The darkest gray of extreme free market capitalism in the U.S. is the idea that subsists under this economic system that the profit-motive is the overriding consideration in human affairs, trumping all other social concerns. Under such a system of economic beliefs, one who takes this or that action is only condemned if the “return” has not been maximized relative to all other possibilities that the individual has to choose from. Yes, extreme free market capitalism discourages discrimination on all grounds except from that which no profit can be made. But extreme free market capitalism also dissuades individuals from taking objects that have not traditionally been subjected to the economic gaze (e.g. wetlands, endangered species, human well-being, etc) and placing these objects at the top of their economic calculations, if they are placed at all. An inevitable consequence of this line of economic thinking is preventable oil spills, non-fuel efficient cars, a continued reliance on fossil fuels, and so on.
I use the term “extreme” because the form of active-state capitalism that has developed in the U.S. through trial and error is not, of course, free market capitalism at its most radical. Through trial and error, our country has democratically concluded that free markets, left to their own, will reap irreparable and/or catastrophic economic and social turmoil. Adam Smith, the father of modern capitalism, understood that left to its own, wealth and power would accumulate among a minority in the marketplace and individual freedom would find itself in a strait-jacket of tyranny. Hence the rise of Marxism as the consequence of “unfettered” capitalism led directly to the toiling masses of Europe’s major cities (as well as its rise in academia following the global financial crisis beginning in late 2008).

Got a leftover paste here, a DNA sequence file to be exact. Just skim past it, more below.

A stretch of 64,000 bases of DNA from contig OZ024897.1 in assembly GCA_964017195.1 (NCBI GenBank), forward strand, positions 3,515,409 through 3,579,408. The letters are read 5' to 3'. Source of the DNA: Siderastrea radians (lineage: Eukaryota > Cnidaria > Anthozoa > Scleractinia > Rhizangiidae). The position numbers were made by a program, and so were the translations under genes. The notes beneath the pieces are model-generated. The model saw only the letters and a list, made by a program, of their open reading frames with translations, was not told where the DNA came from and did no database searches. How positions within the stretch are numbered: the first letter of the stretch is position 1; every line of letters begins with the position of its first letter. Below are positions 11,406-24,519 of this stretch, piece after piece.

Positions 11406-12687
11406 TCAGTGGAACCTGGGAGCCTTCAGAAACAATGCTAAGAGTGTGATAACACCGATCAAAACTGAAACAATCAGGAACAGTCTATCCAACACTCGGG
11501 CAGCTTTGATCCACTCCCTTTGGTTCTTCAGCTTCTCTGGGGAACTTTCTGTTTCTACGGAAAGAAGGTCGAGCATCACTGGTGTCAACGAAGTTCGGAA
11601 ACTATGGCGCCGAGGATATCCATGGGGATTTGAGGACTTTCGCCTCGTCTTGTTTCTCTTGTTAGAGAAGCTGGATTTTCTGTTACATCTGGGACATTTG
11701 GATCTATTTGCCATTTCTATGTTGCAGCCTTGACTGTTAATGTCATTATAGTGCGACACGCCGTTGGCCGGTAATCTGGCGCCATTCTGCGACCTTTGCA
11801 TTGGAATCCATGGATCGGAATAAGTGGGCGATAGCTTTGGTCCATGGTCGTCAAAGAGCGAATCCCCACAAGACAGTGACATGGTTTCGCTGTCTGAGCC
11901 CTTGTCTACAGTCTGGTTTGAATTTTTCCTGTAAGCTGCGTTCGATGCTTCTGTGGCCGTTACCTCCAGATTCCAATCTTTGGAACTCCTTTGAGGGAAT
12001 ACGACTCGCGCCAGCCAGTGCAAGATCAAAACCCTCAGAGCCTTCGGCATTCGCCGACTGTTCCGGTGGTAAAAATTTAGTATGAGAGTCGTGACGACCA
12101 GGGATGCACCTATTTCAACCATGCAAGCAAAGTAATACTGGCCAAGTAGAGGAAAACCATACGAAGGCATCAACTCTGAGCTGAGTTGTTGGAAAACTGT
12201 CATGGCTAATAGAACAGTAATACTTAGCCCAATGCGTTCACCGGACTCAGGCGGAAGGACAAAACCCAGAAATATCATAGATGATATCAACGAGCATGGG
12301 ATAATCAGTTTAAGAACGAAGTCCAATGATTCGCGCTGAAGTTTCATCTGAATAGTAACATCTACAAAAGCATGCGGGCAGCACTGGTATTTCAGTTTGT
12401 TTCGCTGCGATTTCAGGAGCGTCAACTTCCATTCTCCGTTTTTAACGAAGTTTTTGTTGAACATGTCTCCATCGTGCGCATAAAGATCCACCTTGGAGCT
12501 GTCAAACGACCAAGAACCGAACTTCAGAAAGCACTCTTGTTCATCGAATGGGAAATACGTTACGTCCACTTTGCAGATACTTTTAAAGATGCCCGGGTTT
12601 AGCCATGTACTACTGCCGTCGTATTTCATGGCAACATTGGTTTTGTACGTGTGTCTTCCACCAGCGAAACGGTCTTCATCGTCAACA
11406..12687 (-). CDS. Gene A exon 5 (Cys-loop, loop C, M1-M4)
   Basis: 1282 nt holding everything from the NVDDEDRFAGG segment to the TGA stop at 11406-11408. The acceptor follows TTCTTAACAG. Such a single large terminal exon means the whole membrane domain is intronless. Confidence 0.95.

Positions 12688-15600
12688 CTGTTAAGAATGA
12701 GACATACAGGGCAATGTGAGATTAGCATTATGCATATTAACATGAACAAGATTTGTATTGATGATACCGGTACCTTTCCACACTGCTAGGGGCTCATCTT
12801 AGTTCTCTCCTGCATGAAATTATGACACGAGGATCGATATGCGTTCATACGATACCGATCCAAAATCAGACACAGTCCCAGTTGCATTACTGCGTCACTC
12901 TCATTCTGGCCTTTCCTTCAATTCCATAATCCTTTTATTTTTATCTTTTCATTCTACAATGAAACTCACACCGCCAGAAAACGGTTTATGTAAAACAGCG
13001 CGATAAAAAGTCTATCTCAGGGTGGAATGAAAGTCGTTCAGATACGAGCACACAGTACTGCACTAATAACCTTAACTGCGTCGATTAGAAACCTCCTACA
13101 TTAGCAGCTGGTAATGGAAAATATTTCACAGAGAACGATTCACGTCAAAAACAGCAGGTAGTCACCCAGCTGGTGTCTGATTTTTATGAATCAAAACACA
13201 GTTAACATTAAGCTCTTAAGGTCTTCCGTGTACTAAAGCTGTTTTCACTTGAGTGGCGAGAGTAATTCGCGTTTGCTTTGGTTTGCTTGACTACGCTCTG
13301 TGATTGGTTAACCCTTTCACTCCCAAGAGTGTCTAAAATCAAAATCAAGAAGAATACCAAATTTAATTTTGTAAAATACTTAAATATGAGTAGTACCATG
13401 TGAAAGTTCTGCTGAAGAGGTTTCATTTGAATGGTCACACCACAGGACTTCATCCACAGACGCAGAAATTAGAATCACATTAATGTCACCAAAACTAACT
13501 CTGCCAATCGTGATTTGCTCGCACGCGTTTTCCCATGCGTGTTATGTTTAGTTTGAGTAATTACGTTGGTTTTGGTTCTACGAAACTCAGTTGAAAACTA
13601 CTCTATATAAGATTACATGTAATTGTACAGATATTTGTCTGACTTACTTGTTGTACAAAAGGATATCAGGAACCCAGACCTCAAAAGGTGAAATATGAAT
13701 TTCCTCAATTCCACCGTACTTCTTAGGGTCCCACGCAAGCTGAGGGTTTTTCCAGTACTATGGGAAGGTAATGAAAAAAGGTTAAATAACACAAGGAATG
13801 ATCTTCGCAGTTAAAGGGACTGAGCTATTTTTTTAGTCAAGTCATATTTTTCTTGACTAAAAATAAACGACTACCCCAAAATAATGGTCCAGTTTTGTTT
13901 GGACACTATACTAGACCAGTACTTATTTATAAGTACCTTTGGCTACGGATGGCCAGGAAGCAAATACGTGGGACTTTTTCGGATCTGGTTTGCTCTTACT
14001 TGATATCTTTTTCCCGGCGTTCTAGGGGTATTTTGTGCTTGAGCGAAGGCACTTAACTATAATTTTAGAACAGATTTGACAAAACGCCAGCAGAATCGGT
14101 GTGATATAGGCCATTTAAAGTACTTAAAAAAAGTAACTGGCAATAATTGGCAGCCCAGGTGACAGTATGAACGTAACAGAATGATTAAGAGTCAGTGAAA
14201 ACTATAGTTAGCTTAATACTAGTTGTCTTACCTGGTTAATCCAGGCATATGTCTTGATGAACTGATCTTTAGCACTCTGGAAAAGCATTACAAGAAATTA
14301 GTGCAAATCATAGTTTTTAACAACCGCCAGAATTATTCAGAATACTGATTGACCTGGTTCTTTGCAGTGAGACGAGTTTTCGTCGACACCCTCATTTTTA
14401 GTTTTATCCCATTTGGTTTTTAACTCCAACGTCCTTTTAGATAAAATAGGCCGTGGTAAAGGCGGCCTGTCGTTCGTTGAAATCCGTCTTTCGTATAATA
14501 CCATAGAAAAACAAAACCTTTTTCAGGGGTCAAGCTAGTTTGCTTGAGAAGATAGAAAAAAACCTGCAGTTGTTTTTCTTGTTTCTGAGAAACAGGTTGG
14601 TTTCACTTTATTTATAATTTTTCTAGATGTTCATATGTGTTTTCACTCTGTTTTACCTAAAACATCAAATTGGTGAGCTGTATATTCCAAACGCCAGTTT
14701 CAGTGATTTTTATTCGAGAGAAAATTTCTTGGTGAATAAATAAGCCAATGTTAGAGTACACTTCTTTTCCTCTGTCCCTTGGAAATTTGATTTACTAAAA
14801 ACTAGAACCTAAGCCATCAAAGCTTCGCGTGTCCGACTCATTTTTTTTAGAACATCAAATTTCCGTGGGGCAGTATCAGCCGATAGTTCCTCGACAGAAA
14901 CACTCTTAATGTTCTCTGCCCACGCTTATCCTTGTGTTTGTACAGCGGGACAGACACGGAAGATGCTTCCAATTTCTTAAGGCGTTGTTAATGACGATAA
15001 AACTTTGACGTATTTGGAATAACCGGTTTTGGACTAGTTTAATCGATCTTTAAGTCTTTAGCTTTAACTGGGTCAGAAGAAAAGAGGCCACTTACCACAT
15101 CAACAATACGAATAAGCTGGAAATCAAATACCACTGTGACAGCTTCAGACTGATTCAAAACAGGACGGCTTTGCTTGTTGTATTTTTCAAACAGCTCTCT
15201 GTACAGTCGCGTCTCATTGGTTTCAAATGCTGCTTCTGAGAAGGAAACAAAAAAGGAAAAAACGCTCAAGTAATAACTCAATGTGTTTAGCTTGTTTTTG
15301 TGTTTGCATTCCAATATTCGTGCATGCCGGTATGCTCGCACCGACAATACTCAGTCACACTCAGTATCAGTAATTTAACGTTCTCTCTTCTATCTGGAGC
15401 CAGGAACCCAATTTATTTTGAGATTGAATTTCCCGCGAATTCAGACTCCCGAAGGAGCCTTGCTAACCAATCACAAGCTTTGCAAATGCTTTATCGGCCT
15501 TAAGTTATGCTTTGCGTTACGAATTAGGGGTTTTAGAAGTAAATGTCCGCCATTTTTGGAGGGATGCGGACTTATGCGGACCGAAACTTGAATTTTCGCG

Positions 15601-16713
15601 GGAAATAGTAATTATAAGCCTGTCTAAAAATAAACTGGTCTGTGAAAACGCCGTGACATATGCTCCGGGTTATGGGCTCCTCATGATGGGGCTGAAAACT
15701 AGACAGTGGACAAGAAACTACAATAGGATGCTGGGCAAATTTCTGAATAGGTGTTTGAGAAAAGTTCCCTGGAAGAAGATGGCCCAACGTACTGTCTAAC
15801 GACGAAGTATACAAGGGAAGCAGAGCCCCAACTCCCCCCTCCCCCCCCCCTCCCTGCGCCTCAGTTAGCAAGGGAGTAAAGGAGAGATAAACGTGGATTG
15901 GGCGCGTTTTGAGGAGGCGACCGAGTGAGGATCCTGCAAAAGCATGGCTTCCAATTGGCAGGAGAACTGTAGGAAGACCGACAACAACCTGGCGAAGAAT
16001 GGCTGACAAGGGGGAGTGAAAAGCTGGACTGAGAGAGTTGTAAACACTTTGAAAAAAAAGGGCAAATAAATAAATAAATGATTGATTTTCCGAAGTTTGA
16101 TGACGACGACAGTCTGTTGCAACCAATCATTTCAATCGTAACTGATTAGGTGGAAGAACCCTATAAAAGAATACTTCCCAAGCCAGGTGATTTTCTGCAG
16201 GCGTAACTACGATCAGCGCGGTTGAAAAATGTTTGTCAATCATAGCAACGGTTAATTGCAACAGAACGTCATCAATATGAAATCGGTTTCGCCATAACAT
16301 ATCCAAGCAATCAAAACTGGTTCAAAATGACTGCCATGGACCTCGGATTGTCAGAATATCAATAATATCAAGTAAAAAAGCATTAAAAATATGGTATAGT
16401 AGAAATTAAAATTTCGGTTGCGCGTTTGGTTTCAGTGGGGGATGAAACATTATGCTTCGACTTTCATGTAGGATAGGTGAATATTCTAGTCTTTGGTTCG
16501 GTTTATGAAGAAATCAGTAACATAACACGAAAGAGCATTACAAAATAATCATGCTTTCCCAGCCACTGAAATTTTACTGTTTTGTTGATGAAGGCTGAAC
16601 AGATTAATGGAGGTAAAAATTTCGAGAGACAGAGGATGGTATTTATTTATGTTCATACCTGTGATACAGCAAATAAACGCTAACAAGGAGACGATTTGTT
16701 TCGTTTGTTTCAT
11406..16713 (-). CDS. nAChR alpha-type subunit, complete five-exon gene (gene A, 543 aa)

The reason I am even discussing this issue is because in our own time the conversation has shifted dramatically towards defending the “welfare” state instead of remaining on the offensive in what has proved to be a rather effective method of economic governance. The so-called “nanny” state has acted as a barrier between the uninhibited ambitions of America’s wealthiest and those among the least fortunate of our society. As a country, we have come increasingly to believe that poverty is a personal defect of some kind precisely at a point in our country’s history where social mobility is slowing down. For some individuals poverty is the result of continuous poor decisions made in life. For others, poverty is the consequence of being born in the wrong place and the wrong time.
If America is one body, it cannot leave part of itself to rot. Eventually the infection will spread (my apologies for the metaphor). This, then is the self-interested argument: by helping the poor we are helping ourselves. This is the Ancient Republican argument: the soul of a society is judged by how its members treat one another. It is the Golden Rule on a societal level. It was the correct then. It’s correct now. We turn away from it only at the risk of undermining the foundations of our society.